When students know what genre they want to begin with, the next best step is for them to do some writing off the page — an Atwellian brain dump — to search for ideas. Harry wanted to write historical fiction, a genre he’s always loved reading but never tried writing. In his notebook, he began by brainstorming the time periods he might want to write about. He decided he already knew the most about the pre-Civil War south, so he wouldn’t need to do oodles of research. With a time period in mind and a genre chosen, Harry started drafting.
And sometimes you just come across a mentor text that makes you say, “Ooooh, I wish I had written that. Maybe I could write that …”
Students can only do this if we let them loose to explore, recommending a few favorite sites along the way. But I’ve found that just a very few minutes of strategic web-surfing yields huge discoveries.
(I showed my students A.V.Club, Vulture, The Ringer, The New York Times, and Vox to get them going. I briefly scrolled through, read a few headlines (some of which were not appropriate), and told them what kinds of writing they might see on this site. That was it.)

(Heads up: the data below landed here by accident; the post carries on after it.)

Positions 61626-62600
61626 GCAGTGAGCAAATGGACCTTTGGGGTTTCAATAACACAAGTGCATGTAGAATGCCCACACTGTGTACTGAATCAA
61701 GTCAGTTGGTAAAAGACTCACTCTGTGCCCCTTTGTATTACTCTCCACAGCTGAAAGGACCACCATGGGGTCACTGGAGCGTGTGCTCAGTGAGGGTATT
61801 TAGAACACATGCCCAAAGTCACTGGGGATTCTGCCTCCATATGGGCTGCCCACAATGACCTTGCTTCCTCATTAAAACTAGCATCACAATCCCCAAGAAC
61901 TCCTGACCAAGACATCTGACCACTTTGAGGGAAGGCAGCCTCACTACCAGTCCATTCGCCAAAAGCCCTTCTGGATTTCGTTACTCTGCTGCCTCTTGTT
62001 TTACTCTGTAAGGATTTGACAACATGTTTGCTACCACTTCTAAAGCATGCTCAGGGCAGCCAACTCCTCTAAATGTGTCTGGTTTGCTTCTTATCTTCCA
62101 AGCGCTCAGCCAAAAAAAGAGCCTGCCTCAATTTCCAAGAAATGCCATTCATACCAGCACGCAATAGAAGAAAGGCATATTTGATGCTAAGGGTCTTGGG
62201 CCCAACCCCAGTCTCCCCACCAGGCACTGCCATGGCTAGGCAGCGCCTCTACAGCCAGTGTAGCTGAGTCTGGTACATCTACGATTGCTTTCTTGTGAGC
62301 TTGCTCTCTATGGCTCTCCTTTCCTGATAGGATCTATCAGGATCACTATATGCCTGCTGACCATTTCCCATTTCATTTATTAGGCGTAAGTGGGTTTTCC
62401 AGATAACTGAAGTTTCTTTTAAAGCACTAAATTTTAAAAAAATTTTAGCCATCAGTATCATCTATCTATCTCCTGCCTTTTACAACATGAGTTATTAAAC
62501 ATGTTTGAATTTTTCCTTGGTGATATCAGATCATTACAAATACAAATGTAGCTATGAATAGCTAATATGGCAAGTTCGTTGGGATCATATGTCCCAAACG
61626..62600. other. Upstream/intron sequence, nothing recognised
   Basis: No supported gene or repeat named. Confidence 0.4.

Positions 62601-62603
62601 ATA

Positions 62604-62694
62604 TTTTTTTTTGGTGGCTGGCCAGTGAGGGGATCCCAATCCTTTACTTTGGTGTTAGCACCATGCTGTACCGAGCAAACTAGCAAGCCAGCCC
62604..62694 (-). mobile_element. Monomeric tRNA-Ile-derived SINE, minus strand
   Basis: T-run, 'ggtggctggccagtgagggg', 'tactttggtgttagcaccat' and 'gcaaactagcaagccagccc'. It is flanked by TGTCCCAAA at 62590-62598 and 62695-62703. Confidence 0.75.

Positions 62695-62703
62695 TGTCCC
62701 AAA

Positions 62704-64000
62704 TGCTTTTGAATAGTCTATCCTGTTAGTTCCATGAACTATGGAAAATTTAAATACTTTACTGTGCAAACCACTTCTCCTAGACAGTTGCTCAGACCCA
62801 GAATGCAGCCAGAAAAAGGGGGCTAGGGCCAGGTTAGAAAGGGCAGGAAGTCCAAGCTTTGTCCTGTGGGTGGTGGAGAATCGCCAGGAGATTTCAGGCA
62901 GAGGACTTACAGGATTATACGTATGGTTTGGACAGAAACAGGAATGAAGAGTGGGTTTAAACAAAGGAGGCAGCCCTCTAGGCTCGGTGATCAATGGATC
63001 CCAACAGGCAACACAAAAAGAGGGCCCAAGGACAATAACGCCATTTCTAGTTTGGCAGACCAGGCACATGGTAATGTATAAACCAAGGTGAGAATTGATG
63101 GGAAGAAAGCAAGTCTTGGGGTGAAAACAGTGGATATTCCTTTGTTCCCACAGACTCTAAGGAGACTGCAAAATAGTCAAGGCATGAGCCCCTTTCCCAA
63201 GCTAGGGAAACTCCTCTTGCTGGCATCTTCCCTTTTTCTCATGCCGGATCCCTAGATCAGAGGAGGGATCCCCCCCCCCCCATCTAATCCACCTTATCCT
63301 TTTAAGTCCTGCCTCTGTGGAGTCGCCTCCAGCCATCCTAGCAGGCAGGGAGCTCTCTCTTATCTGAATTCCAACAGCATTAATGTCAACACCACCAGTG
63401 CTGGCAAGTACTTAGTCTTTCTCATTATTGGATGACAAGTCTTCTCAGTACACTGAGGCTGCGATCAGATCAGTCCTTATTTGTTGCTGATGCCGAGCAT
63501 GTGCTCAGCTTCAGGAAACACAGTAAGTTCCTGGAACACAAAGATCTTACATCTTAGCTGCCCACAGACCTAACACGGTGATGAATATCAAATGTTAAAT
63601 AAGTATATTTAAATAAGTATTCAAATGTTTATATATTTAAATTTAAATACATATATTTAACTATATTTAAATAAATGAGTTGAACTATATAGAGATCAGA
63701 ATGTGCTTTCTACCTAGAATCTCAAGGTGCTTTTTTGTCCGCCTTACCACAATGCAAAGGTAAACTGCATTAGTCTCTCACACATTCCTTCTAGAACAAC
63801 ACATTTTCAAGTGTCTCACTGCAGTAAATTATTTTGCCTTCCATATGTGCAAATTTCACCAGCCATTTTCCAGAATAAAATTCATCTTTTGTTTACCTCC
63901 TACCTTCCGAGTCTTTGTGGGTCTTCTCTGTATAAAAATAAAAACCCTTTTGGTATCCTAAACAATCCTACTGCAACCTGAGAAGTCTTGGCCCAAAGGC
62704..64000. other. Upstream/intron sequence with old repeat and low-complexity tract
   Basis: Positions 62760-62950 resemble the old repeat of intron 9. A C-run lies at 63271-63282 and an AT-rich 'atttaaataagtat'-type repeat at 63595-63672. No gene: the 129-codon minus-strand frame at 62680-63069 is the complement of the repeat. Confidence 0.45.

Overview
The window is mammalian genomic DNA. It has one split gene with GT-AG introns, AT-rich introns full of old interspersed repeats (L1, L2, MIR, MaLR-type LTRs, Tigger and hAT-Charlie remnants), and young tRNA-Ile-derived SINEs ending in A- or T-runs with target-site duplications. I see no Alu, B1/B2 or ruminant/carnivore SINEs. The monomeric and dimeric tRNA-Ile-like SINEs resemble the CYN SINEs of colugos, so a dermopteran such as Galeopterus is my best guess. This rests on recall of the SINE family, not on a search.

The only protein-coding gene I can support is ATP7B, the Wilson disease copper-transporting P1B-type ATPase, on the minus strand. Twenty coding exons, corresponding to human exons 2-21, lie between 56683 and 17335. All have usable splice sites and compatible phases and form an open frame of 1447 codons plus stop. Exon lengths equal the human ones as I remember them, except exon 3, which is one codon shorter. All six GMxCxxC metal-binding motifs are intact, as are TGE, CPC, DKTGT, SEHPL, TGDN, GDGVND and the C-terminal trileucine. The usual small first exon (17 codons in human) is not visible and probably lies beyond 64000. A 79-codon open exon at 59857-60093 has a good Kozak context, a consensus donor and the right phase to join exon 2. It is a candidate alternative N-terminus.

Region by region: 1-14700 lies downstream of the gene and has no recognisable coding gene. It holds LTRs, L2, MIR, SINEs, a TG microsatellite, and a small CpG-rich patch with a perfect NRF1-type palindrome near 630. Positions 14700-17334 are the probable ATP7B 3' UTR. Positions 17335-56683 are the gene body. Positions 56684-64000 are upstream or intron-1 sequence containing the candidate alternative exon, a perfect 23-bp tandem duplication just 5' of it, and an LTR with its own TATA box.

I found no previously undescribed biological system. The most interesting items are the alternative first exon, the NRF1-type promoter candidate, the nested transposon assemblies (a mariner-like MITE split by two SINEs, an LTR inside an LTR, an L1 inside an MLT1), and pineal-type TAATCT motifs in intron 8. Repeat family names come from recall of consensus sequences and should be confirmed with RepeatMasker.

From their travels around the Internet, Fisher and Amani both got ideas that led to final pieces of writing. Fisher loved Pitchfork’s music reviews (he had started with music reviews on A.V. Club, but I nudged him toward Pitchfork when I saw that he wanted to write a review). Amani stumbled upon The New York Times’ 36 Hours In… series and used it to create a piece about traveling to Chicago, her favorite city.
Starting with a mentor text usually creates a product most attuned to the inspiration and guidance of the pros.
What are other starting points for authentic, independent writing? How do you help your students move past the panic of a blank page to the writing launching pad? Leave a comment here, find me on Facebook, or on Twitter @rebekahodell1.